LFW Day 5 - Maria Francesca Pepe Presentation

 Maria Francesca Pepe has created a mysterious underworld in the vestibule. Pagan patterns in salt fence off mannequins and fairy like models who fit seamlessly into the secretive, coded Masonic interiors. The atmosphere felt like a discovery of an ancient burial ground or a new dimension, and we were explorers and scientists studying pixie life forms and cult rituals. As Maria put it herself she aimed for a “magical and enchanting fairytale”. The three models had spritely features with enormous eyes, tiny noses and thin porcelain flesh. It was as though these creatures had been captured and preserved, it was a shock to see their big, black eyes flash and their chests rise and fall with gentle breaths. They were dusted with a pearl powder and watery crystals. These models bore a remarkable resemblance to Minority Report’s ‘Pre-Cogs’ in terms of their delicate innocence and foreign character.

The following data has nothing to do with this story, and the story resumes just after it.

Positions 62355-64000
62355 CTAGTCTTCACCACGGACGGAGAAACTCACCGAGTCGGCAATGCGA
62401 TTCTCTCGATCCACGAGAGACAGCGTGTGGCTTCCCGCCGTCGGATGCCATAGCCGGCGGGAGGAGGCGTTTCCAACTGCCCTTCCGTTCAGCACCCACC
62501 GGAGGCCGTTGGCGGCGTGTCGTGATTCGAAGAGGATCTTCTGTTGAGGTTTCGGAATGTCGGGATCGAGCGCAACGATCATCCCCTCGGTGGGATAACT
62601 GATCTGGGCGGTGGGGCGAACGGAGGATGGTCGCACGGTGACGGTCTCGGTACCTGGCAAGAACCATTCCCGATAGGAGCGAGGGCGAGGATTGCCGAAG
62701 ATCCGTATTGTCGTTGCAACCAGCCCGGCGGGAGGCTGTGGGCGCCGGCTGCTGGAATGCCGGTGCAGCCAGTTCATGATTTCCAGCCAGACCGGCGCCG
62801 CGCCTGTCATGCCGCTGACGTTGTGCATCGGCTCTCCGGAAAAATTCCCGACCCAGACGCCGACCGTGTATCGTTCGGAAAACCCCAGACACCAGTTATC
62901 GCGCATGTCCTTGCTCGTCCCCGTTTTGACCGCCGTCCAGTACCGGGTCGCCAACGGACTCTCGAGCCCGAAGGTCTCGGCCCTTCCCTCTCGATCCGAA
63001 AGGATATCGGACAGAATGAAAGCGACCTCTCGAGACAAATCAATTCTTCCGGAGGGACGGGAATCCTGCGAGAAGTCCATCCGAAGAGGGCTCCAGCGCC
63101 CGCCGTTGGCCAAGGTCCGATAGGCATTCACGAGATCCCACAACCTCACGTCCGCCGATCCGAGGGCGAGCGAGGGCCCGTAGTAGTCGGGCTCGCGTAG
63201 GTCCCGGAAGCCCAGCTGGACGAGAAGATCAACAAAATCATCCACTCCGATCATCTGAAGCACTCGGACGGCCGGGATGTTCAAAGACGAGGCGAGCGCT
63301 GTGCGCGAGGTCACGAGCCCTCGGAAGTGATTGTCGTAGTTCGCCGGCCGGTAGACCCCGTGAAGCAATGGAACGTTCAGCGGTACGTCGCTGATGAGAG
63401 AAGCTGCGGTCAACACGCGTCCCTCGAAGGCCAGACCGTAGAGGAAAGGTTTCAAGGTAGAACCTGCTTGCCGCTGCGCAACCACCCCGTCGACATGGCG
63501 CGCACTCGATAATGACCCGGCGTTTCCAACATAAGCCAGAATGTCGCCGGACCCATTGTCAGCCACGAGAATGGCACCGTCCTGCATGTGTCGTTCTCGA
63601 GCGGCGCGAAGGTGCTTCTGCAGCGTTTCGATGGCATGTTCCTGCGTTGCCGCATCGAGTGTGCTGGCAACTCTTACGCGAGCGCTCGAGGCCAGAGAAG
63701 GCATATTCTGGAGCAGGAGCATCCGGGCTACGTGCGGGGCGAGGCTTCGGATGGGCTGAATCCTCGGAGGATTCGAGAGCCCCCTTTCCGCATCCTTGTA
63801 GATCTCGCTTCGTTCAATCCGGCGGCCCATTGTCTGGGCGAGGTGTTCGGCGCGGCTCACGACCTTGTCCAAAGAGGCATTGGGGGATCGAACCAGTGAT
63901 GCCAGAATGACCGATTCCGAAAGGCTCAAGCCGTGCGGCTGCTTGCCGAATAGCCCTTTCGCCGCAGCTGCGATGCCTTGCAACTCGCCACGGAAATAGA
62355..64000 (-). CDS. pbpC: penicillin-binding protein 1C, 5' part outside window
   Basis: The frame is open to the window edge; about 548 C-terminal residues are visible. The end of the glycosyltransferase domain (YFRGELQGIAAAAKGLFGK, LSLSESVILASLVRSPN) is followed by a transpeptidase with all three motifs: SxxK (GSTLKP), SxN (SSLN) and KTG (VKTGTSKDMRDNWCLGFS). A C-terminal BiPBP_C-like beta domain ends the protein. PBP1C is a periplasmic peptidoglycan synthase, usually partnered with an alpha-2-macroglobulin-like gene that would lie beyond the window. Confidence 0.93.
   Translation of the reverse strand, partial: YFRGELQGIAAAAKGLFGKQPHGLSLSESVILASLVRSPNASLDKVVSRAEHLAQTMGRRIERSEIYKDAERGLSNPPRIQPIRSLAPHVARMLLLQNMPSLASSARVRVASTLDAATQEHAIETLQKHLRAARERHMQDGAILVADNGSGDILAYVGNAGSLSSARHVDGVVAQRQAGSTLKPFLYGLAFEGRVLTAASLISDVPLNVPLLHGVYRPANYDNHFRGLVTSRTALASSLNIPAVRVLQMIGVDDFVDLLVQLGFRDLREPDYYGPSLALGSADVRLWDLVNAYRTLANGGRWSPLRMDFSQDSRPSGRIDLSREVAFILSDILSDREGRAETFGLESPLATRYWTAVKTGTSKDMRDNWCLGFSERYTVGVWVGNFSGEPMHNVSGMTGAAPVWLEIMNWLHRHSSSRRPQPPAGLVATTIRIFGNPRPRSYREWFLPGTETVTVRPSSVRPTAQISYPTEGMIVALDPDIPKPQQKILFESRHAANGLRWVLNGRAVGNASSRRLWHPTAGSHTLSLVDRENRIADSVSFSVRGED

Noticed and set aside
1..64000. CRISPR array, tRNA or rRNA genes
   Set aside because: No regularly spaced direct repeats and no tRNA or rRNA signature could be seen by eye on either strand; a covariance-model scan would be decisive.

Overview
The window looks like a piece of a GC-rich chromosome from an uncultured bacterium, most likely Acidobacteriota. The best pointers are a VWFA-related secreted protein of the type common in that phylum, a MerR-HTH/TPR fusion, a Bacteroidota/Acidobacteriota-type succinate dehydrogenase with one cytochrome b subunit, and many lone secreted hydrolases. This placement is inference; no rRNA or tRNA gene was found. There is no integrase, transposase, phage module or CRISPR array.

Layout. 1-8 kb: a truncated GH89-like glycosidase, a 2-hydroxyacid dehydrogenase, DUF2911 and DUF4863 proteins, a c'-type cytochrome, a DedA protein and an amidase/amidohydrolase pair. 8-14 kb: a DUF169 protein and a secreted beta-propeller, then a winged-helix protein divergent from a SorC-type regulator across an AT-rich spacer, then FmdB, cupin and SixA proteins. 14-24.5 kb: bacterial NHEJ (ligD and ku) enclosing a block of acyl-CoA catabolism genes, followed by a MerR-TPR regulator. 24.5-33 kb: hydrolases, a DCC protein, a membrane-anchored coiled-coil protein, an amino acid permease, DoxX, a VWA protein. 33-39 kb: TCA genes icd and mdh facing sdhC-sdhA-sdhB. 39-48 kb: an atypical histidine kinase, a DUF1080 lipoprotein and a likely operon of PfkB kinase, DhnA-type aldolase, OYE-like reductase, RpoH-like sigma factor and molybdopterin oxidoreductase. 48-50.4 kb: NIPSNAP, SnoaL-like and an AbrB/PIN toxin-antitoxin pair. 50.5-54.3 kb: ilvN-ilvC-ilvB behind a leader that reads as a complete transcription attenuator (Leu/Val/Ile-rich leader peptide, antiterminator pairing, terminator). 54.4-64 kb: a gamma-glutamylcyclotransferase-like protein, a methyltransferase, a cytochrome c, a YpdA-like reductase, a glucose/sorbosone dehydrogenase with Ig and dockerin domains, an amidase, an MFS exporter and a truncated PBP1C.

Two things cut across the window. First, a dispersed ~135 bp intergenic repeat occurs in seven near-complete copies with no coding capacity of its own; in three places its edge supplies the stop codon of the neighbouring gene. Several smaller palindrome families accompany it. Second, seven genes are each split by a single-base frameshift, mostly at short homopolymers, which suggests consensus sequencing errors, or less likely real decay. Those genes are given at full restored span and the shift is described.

The jewellery was harsh and aggressive with more tender clothing, they worked as one being; a collaborated costume. There were unicorn horns embellished with small gold studs growing from hooded faces. These were adorned with delicate metal and crystal masks. Chunky centipedes of gold became cuffs and chokers enhanced with yet more pointed studs. Gothic church cabinets encased considered jewellery displays on animal horns, adorned with gnarled prints of the fairy life forms. The safety pin words and letters are very wearable and serve a dual purpose as decoration and fastening. Many pieces were relevant in current jewellery trends with grungy three finger rings and dangling religious and cult symbols. Show stoppers were elbow brushing leather cuffs bejewelled with gold and pearl studs and knee high, distressed leather shin pads. The shoes were elegantly minimalist juxtaposed with harsh gold spears through the ankles and animal heads. Pepe sees her jewellery as “amulets”. The garments were subtle and elegant. Pepe used stretch sheer to create an entire body suit. There were structural leather pieces which came in the form of crop tops and loose waistcoats. Modest jersey leggings and tube skirts were teamed with graphic printed tees. The colour palate was simple black and off-white accented with gold and pearl jewellery.  A striking and memorable exhibition with high desirable and dramatic wearable pieces. 

Words : Charlotte Summers
Images : Ezzidin Alwan
Illustration : Andy Bumpus